Come on, hands up

EXACTLY


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Subject: RE: Copyright warning - bloggers!
From: treewind
Date: 04 Sep 07 - 10:52 AM

Yup, Billy Bragg and SOH are choosing to share the music of which THEY have copyright. I checked that link too, and I didn't see the bit where they said you should share OTHER artists music in the same way.

You were, as expected, unable to provide an answer to my question.

Anahata


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Subject: RE: Copyright warning - bloggers!
From: GUEST,What's the fuss?
Date: 04 Sep 07 - 10:56 AM

Don't share your music then, it's that simple. But don't get all unhappy when you google your name and nowt comes up either.

It's your music, you keep it to yourself. Sooooo simple.


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Subject: RE: Copyright warning - bloggers!
From: treewind
Date: 04 Sep 07 - 11:05 AM

P.S. I think you are encouraging other performers to follow the example of Billy Bragg and SoH. Well OK, it works for them: they are household names and they sell enough CDs and get enough highly paid gigs not to worry about the loss of a few CD sales. It's just a publicity trick capitalising on their existing popularity to get them some more goodwill.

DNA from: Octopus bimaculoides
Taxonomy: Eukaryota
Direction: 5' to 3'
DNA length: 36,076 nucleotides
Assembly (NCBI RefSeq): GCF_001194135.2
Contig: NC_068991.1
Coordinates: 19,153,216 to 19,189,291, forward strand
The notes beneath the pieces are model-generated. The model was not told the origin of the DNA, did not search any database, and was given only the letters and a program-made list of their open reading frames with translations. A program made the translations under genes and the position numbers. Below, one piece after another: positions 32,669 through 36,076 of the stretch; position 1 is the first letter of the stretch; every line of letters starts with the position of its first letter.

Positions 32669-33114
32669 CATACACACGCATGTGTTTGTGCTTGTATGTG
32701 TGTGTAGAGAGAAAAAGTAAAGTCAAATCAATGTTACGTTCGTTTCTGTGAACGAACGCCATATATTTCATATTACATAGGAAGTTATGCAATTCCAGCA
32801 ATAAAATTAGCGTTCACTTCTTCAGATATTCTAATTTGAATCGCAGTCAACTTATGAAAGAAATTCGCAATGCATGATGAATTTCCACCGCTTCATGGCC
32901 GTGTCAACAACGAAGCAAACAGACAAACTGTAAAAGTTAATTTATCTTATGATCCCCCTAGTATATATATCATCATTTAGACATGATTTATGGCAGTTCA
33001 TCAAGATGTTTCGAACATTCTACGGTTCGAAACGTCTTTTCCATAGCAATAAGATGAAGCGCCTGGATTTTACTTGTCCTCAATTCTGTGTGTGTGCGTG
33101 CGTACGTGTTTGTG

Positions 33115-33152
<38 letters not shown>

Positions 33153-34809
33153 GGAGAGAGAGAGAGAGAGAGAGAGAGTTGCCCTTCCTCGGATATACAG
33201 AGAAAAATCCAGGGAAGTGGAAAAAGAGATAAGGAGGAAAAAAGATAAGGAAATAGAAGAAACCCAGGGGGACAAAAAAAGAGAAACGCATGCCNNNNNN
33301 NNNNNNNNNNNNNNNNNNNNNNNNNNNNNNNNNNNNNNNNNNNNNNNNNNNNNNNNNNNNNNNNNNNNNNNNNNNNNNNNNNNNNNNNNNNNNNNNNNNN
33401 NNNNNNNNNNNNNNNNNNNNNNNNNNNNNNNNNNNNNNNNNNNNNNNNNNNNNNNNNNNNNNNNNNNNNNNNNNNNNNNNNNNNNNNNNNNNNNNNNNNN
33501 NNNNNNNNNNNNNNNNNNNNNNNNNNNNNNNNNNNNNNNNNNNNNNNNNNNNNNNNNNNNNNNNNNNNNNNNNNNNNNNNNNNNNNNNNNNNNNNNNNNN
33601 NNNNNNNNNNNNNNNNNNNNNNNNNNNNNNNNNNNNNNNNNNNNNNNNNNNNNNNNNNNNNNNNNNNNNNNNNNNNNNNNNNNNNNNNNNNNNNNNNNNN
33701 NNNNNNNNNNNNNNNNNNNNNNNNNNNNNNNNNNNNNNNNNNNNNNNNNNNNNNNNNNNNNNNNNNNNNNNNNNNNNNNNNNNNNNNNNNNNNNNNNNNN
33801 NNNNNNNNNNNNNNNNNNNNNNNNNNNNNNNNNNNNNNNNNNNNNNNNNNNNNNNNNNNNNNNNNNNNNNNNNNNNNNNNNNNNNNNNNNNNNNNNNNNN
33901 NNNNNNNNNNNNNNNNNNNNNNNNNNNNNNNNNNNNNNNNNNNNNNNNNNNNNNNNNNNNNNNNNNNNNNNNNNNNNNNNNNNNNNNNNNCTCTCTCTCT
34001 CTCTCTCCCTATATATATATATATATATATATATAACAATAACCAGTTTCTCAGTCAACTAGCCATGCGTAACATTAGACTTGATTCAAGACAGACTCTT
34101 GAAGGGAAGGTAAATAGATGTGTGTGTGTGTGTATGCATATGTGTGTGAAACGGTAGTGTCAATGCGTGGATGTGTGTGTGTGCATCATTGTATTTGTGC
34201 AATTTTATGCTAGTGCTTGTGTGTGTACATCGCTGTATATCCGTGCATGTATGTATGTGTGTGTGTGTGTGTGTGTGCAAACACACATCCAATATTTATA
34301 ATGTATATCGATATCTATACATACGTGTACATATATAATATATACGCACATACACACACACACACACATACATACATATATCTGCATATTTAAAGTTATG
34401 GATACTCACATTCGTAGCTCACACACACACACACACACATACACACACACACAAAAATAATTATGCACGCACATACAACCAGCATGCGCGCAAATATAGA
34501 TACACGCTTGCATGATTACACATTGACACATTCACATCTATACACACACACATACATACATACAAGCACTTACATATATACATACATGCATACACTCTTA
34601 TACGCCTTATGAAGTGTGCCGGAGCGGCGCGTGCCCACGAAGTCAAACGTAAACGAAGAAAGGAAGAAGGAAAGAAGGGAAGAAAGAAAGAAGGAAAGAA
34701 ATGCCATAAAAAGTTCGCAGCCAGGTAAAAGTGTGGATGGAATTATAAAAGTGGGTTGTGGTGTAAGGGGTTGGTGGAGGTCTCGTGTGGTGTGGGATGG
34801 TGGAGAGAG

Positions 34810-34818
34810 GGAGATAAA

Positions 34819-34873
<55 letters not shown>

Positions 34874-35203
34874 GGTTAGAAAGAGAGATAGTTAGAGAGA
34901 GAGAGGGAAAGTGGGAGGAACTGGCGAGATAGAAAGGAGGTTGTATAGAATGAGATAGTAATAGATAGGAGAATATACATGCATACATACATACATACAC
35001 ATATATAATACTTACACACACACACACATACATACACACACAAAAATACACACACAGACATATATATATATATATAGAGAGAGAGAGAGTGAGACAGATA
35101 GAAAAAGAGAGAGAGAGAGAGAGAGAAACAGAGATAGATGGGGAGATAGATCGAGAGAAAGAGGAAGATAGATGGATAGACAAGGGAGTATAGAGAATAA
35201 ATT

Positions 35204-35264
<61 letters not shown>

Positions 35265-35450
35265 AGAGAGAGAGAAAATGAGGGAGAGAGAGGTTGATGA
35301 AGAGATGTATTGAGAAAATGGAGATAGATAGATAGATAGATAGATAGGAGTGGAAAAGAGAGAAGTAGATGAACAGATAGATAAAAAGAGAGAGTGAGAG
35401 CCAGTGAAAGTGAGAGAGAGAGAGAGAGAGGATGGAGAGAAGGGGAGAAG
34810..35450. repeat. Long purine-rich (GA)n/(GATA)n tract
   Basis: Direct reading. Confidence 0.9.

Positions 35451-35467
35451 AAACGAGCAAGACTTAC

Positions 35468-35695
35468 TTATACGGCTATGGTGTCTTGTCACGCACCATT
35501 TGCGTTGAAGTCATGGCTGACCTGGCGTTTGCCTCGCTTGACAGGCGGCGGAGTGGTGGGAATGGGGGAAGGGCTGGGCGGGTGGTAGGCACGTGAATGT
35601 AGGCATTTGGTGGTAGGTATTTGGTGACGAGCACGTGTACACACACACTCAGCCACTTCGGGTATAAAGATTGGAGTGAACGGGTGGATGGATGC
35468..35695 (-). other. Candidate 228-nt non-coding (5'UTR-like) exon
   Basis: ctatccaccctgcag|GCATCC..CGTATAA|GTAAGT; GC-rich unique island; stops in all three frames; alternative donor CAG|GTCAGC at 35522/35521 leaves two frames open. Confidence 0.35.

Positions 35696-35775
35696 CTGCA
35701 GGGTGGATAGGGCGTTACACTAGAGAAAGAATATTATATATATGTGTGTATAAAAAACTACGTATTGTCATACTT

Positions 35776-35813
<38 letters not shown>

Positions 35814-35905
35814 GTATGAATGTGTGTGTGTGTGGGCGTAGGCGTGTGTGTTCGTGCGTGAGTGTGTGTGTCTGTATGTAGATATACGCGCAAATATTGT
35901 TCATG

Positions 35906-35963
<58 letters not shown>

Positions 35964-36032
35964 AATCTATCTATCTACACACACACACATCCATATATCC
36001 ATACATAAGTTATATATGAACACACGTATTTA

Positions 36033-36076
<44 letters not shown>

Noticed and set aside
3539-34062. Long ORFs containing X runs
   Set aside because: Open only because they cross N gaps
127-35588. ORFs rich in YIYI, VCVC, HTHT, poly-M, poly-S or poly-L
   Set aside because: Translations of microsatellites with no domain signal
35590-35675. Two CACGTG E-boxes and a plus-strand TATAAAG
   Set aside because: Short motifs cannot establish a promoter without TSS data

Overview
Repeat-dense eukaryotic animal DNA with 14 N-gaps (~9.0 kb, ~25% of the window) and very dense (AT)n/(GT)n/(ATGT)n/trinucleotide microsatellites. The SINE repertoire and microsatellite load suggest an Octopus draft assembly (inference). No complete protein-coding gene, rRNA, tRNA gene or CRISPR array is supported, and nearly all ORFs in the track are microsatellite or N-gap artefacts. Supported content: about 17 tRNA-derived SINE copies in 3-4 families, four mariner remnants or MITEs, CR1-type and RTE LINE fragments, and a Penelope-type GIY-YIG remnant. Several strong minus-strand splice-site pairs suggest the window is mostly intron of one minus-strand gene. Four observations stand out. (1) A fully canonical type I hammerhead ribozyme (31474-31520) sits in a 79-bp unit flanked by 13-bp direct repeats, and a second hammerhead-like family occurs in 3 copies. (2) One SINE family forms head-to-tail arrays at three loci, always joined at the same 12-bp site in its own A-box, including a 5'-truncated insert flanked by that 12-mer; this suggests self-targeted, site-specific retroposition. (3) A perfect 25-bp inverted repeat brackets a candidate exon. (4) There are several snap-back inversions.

That doesn't work for everybody.

And putting one of their albums on a blog for the rest of the world to help themselves is (a) not the same as "making a copy for your mates" and (b) quite possibly violates the "no profit" rule if the blog in question carries adverts, in which case the provision of free music is designed to increase the advertising revenue.

Anahata


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Subject: RE: Copyright warning - bloggers!
From: GUEST,What's the fuss?
Date: 04 Sep 07 - 11:13 AM

SoH have been doing that since before they were household names though. So, it's the fact they encouraged their music to be shared around openly that's helped to spread their name like wildfire, that and the fact that it's damned brilliant music of course. The money they lose in CDs that way, they get back over and over from the new people who are brought into their music.